Preparing the site for Clematis cirrhosa Jingle Bells

Clematis cirrhosa Jingle Bells will grow in all soil types but they do best in deep and fertile ground that is well drained. Your new Clematis should be around to give many years of flowering pleasure and so it is worth spending a little time to prepare the soil. Add plenty of well-rotted leaf mould or manure, especially if your soil is heavy (add some grit as well) or light (it will help retain moisture by putting some ‘body’ into the soil). Whatever you choose to add, it should be thoroughly mixed in with the surrounding topsoil. If you are planting Clematis cirrhosa Jingle Bells against a wall, prepare the planting hole 30-40cm away so that the crown of the plant is not under the ‘rain shadow’. You may need to provide one or two bamboo canes to begin with, supporting the young plant while it reaches the permanent support.

If you choose to grow your Clematis up a large shrub or tree, again plant well away from the base or trunk, otherwise the established plant will take all the light, water and nutrients. Again use bamboo canes (or wires) so that the young plant can get a ‘foothold’ onto your chosen tree or shrub. Its worth planting the Clematis on the windward side, that way strong winds will blow the Clematis onto the tree or shrub, not away from it.

How to plant young Clematis cirrhosa Jingle Bells plants

Our young Clematis plants are strongly rooted small plants in 7cm pots. After receipt they should be unpacked immediately, if you cannot plant them straight away, they can be stood somewhere sheltered until you are ready, keeping an eye on watering. At planting time you may like to add a sparing amount of bone meal or general slow release fertiliser (well mixed) to the planting hole. Remove the pot and add some rootgrow, planting so that the crown of the plant is just below soil level, then backfill with the well prepared soil, firming it gently and watering well after and for the first season until well established.

Left to their own devices, young Clematis plants will often produce just one or two very long stems with flowers at the tips. For best results and the most flowers in years to come, pinch out the tips of the young plants early on to make them bushy as they grow. Aim to get at least 3 or 4 main shoots from close to the base and train them, spaced evenly onto your supports.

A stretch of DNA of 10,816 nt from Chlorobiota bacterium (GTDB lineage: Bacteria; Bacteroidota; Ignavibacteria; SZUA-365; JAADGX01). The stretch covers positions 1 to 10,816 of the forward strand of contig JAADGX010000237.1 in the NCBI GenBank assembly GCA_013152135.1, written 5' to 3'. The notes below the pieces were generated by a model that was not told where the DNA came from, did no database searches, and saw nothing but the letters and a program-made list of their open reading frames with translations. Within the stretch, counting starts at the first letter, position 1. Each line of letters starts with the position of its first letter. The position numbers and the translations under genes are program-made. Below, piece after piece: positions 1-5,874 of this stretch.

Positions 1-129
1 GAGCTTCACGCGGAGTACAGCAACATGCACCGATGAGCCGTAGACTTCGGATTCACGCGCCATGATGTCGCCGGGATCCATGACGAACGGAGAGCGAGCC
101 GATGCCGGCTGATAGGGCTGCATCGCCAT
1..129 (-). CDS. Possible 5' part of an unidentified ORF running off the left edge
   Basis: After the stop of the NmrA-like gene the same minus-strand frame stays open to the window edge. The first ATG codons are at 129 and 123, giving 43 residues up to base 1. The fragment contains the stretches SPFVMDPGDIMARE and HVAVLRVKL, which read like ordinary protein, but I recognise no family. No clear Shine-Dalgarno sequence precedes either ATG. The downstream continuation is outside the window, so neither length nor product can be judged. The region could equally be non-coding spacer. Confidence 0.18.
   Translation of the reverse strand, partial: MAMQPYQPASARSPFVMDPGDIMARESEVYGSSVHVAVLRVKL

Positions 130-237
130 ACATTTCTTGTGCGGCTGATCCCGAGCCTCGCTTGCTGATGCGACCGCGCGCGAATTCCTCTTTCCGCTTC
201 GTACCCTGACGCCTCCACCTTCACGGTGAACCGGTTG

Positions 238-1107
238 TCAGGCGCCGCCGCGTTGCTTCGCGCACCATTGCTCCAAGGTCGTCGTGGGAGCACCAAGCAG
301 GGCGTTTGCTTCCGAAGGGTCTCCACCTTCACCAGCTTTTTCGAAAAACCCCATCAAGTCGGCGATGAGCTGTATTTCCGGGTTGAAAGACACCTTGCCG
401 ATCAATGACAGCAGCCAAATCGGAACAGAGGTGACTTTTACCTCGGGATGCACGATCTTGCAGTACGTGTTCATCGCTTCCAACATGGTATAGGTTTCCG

Pruning Clematis cirrhosa Jingle Bells

Clematis cirrhosa is in group 1 for aftercare and pruning, the simplest and easiest group! These Clematis flower early in the season on shoots that grew during the previous growing season. As a matter of course, routine pruning is not required although it may be useful to prune back excessively long shoots or to give the plant a tidy up, which should be carried out immediately after flowering in early spring. When cutting the plants back always prune to a pair of strong healthy buds for the best results.

As with all Clematis montana, these tough plants will also easily take a trim with shears or even a hedge trimmer, immediately after flowering.

To keep your Clematis cirrhosa Jingle Bells plants strong and healthy, it pays to apply a general fertiliser and a generous mulch at the same time, this will maximise growth and flowering next season.

Excessively large, overgrown or congested Clematis cirrhosa can be renovated by cutting them hard back (almost to ground level) after flowering. With a generous feed and mulch at the same time combined with watering during dry spells, the plants will usually grow back very well and quite quickly so that a new framework can be tied into the supporting framework.